Apr 26, 2011 (11:04 AM EDT)
Lawson Accepts Infor's $2 Billion Bid
Read the Original Article at InformationWeek
A group led by enterprise resource planning vendor Infor announced on Tuesday that rival Lawson Software has agreed to be acquired for $2 billion.
If the deal is completed in the third quarter as planned, Infor will become the clear, though distant, number-three ERP software supplier after SAP and Oracle. After adding Lawson, Infor's revenues should exceed $2.5 billion, compared with $17.6 billion in revenue for SAP in 2010. Oracle does not break out its applications revenue.
Charles Phillips, Infor's CEO since October and the former president of Oracle, promised rapid product integration and development to take advantage of the best software from both companies.
Lawson's products will "receive additional investment and enhancement, and we plan to deliver incremental value quickly," Phillips stated in an open letter to Lawson customers. "Infor is already on a path to accelerated innovation and recently announced a significant investment of 400 additional engineers in research and development."
Infor made its future product direction quite clear, focusing on Lawson's enterprise financial and human resources applications as cornerstones of a combined product suite along with Infor's manufacturing, supply chain, product lifecycle, workforce, and asset management applications.
Infor's unsolicited bid for Lawson wasn't made public until March, but Lawson executives acknowledged today that talks began in early January. The two companies have since worked together to assess cross-industry strengths and to hash out plans for a combined offering, according to Duncan Angove, Infor's president of products, marketing and support, one of several senior Infor executives brought in by Phillips when he joined the company last October.
"At the time of closing or very close to it, we intend to ship high-value integrations and innovations immediately," Angove said.
Infor's asset-management and time-and-attendance applications, for example, are to be integrated with Lawson's healthcare applications. Angove said Infor also plans to create a two-tier financial offering by integrating Lawson's financial apps for headquarters operations with Infor's SunSystems financial app as a low-cost, rapid-install alternative for business units and subsidiaries. Initial integrations will be basic, Angove said, focusing on Lawson's back-end integration layer and Infor's user interface layer.
Angove talked about challenging SAP and Oracle by offering "a genuine third choice," but the company is likely to continue to focus on midsize companies and market niches rather than the large-enterprise and mainstream demands dominated by SAP and Oracle.
Lawson has strengths in healthcare, state and local government, wholesale distribution, fashion and retail, food and beverage, equipment rental and services. Infor focuses heavily on midsize manufacturers and consumer package goods, and it will combine strengths where it formerly competed with Lawson in healthcare, state and local government, and retail.
Infor's most direct competitor is likely to be Microsoft, with its $1.3 billion Dynamics applications business, although that's one company that has actually succeeded in breaking into the large-enterprise customer ranks, according to Forrester analyst Paul Hamerman.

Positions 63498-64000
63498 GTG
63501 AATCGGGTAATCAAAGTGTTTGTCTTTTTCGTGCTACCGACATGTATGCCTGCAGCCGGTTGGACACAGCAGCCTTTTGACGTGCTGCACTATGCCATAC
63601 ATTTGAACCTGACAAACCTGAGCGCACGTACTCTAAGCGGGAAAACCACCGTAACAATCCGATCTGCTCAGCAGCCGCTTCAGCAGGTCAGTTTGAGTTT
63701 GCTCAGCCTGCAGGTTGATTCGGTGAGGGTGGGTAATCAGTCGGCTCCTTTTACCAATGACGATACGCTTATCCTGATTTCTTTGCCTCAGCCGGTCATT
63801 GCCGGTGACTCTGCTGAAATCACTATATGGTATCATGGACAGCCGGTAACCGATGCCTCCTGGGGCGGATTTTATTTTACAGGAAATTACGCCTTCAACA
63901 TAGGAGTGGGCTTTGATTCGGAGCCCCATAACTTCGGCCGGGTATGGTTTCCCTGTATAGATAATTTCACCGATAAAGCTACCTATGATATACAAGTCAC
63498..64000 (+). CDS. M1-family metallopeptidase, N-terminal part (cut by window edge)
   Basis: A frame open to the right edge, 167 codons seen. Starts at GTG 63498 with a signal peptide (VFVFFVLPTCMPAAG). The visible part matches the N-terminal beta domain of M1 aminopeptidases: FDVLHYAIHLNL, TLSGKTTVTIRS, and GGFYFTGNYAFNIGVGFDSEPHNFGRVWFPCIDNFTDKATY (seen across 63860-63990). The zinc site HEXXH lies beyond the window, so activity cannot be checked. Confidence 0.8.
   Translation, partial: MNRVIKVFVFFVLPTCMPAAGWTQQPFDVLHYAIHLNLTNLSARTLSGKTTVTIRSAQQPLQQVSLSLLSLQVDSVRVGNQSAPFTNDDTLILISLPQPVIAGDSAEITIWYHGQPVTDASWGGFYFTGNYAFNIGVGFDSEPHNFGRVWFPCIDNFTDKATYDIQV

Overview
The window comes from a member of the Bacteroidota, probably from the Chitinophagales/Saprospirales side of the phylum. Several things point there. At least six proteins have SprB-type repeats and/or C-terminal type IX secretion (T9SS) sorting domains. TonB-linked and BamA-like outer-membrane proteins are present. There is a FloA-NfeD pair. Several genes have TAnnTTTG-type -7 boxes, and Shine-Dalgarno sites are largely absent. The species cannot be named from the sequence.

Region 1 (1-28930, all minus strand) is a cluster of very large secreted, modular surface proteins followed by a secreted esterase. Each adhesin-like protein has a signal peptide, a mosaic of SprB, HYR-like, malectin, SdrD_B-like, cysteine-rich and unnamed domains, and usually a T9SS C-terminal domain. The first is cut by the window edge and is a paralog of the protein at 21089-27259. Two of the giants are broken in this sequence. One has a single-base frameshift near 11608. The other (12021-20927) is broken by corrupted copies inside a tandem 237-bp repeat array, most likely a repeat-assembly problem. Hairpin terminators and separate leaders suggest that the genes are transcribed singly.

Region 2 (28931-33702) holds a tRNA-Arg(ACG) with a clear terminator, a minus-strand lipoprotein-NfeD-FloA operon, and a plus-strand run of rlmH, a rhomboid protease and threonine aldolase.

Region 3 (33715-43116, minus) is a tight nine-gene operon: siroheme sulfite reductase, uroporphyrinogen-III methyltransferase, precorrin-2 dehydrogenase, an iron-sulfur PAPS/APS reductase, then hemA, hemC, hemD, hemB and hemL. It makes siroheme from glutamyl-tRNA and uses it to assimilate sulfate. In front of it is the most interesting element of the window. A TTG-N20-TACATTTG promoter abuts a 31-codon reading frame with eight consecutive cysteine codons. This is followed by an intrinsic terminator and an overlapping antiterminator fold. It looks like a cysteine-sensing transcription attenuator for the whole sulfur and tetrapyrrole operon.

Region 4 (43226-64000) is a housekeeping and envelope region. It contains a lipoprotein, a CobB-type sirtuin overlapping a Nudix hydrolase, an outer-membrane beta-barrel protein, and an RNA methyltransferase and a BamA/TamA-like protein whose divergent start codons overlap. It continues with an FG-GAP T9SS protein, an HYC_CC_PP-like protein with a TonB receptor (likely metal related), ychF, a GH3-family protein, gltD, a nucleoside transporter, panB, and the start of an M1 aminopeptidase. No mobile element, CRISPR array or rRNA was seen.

"Microsoft has been one of the most innovative vendors in ERP, and it has an opportunity to really step up its game with the product-level investments it has made in cloud computing," Hamerman said.
Infor and Lawson both have software-as-a-service products and cloud-computing strategies, but nothing on the scale that Microsoft has mounted. Angove said Infor will "challenge the way things are done" and give customers options to run in the cloud, on premises, or in hybrid scenarios.
Infor might stage early application implementations or localizations in the cloud and give customers the option to move those deployments on premises or leave them running in the cloud, Angove said.
Infor also will square off against Sage and a newly competitive Epicor. Apax Partners announced early this month that it plans to buy and combine the now-separate ERP vendors Epicor and Activant in a deal valued at $2 billion. Operating as Epicor, the new company will combine the manufacturing strengths of Epicor with the distribution and retail strengths of Activant.
Assuming the deal goes through, Infor's acquisition will mark the end of independence for St.Paul, Minn.-based Lawson, a venerable company with a 30-plus-year history in applications. Infor and partner Golden Gate Capital had to sweeten their initial $1.8 billion offer for the company. Under the terms of the merger agreement announced Tuesday, stockholders of Lawson will receive $11.25 per share in cash and the company will be acquired by GGC Software Holdings, an affiliate of Golden Gate Capital and Infor.
In a statement, Lawson said its board explored other options, including soliciting bids from other vendors, but it concluded the merger was in the best interest of stockholders. Infor, meanwhile, gains much stronger finance and human resources applications that those in its current portfolio.
As for Lawson's customers, Hamerman of Forrester didn't see much upside. "Infor has a very lean support organization," he said. "I'd expect them to make cuts in Lawson in support and customers to see degradation in responsiveness on maintenance over time."
Reports of poor service "are part of Infor's reputation of the past," responded Lawson media relations executive Terry Blake. He pointed to Infor's new management team and Phillips' open letter to Lawson customers, in which he promised the company would be a "reliable, proactive and responsive partner."